Unfortunately, the POPs chemicals are so persistent that people, animals, and ecosystems continue to be exposed to them in dangerous quantities. For example, for 40 years the Army Corps of Engineers dumped tons of waste containing PCBs and mercury directly into the Columbia River at Bradford Island, a small islet near the Bonneville Dam. Despite the Corps’ actions to dredge the sediment, filter the water, and haul away 32 tons of solid waste, the fish residing within a mile of the island still have the highest levels of PCBs in the nation. Both Oregon and Washington warn people not to eat the fish. According to the Oregon Department of Environmental Quality, “smallmouth bass were found at concentrations as high as 183,000 parts per billion. A safe level for human consumption of fish is less than 1 part per billion.”

So while there has been progress on letting the past be the past, it is two steps forward, one step back. This is partly owing to the chemical industry’s propensity for substituting a new problem for an old one by offering compounds that are chemically analogous to the hazardous ones, such as advertising “BPA-free” (bisphenol-A) water bottles that are made of BPS (bisphenol-S). Both types of bisphenol are endocrine disrupters.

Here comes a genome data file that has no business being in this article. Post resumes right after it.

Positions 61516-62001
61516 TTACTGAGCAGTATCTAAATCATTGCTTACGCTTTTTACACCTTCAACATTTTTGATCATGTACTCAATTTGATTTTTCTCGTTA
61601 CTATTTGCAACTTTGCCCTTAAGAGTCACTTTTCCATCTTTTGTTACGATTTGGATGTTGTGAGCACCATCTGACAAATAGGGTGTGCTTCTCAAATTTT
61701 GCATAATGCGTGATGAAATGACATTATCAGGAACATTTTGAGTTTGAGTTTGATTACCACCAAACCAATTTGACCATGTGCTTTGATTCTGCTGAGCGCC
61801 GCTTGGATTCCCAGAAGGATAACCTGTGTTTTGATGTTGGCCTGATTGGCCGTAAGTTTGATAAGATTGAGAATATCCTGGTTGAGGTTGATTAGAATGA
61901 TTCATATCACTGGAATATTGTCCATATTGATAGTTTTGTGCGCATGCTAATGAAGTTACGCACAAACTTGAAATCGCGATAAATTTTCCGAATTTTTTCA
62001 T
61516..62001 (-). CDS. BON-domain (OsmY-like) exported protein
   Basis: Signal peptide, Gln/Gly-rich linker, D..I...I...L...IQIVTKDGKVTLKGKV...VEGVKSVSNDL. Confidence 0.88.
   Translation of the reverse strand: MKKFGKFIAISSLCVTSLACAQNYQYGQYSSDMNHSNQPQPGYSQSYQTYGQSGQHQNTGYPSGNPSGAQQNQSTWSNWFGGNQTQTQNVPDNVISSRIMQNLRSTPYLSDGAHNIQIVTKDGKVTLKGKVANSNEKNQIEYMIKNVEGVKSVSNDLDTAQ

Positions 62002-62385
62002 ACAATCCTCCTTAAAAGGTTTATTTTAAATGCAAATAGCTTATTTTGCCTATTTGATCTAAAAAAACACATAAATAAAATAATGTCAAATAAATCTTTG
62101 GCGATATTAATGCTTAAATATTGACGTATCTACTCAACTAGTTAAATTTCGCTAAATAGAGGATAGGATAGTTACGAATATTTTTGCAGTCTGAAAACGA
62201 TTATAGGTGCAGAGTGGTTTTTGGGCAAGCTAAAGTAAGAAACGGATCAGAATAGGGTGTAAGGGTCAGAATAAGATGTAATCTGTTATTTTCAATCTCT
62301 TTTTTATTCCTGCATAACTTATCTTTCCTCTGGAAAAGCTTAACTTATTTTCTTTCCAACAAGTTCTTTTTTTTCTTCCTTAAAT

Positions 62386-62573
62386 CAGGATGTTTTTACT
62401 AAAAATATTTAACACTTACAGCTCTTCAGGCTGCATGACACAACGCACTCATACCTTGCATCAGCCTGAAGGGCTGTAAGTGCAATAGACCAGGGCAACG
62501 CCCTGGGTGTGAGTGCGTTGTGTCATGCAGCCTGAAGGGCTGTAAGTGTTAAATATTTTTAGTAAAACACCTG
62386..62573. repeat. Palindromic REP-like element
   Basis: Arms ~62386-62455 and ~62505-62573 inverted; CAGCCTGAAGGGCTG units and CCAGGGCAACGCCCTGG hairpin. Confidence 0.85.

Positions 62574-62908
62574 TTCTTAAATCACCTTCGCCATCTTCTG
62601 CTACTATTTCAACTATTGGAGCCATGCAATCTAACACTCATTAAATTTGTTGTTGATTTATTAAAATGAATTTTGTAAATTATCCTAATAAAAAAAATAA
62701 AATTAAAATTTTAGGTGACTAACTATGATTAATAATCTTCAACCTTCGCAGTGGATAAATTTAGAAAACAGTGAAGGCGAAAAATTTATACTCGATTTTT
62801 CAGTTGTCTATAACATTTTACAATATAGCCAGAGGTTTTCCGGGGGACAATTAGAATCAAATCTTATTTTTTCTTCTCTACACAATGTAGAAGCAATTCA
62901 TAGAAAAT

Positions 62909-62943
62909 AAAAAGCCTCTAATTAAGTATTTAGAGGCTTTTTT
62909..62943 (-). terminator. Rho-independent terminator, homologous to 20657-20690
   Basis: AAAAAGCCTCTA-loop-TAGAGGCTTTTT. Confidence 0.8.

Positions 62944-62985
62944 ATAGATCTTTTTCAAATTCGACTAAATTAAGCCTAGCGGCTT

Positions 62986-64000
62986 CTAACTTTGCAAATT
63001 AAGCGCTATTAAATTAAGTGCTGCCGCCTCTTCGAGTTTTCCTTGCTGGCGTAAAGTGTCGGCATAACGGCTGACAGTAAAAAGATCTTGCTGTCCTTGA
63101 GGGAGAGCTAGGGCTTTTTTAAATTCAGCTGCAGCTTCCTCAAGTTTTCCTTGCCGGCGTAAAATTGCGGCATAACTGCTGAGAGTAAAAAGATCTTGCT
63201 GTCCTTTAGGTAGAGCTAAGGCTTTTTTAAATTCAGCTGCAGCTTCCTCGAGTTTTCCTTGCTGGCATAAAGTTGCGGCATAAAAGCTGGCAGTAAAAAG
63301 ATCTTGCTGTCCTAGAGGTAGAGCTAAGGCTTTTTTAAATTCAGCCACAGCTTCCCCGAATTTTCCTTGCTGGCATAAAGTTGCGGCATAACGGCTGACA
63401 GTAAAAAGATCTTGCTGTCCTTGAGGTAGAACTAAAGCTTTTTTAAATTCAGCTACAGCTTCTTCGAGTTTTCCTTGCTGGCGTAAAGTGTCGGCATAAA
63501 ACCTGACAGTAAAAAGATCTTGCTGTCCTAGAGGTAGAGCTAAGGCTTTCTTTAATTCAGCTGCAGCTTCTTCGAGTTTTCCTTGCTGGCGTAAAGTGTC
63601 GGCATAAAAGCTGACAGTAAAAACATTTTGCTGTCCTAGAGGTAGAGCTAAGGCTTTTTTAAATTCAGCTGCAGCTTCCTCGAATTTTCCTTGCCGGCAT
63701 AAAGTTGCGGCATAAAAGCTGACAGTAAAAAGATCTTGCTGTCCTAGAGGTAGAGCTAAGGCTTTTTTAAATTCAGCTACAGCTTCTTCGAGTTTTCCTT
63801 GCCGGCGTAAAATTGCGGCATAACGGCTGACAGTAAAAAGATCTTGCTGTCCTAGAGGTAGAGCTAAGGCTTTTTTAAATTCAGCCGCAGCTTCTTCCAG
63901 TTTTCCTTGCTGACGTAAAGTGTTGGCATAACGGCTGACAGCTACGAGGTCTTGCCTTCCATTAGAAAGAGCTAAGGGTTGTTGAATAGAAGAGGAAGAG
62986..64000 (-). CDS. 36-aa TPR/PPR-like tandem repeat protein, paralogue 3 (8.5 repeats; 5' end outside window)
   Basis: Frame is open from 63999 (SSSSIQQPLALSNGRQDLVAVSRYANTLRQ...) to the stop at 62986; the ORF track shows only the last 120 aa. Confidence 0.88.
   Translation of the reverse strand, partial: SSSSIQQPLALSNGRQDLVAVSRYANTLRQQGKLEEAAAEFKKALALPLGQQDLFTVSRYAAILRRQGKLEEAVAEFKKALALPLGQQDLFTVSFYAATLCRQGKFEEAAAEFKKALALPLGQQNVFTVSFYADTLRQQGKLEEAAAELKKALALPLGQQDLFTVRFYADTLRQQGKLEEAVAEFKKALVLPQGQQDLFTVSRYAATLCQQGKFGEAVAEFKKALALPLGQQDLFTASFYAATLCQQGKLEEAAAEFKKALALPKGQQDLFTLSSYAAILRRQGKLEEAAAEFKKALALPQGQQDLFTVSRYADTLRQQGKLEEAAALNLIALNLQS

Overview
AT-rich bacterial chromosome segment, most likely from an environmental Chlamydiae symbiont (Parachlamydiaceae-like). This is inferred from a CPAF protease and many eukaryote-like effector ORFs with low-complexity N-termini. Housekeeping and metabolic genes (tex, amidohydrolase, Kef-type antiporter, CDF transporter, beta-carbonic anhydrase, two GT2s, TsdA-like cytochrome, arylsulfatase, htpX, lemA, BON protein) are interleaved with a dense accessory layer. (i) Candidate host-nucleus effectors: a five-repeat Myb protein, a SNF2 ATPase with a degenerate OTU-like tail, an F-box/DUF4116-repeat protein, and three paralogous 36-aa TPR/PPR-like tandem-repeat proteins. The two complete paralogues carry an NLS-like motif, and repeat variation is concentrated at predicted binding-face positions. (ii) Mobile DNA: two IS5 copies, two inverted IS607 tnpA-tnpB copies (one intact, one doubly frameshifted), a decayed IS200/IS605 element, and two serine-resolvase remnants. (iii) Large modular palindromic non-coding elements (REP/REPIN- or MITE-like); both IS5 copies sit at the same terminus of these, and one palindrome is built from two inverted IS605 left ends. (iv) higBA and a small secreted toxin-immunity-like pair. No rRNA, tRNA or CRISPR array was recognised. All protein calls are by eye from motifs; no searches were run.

The Stockholm Convention continues to consider other chemicals for addition to the treaty. In June 2022 the parties added perfluorohexane sulfonic acid (PFHxS) to the Convention. PFHxS is one of the family of the perfluoroalkyl and polyfluoroalkyl substances (PFAS) known as “forever chemicals.” PFAS are used in food wrappers, non-stick pans, climbing ropes, guitar strings, ammunition, firefighting foam and many other products. They’ve been available since the 1950s and there are at least 9,000 separate PFAS compounds. The chemical bonds between their carbon and fluorine atoms are almost impossible to break.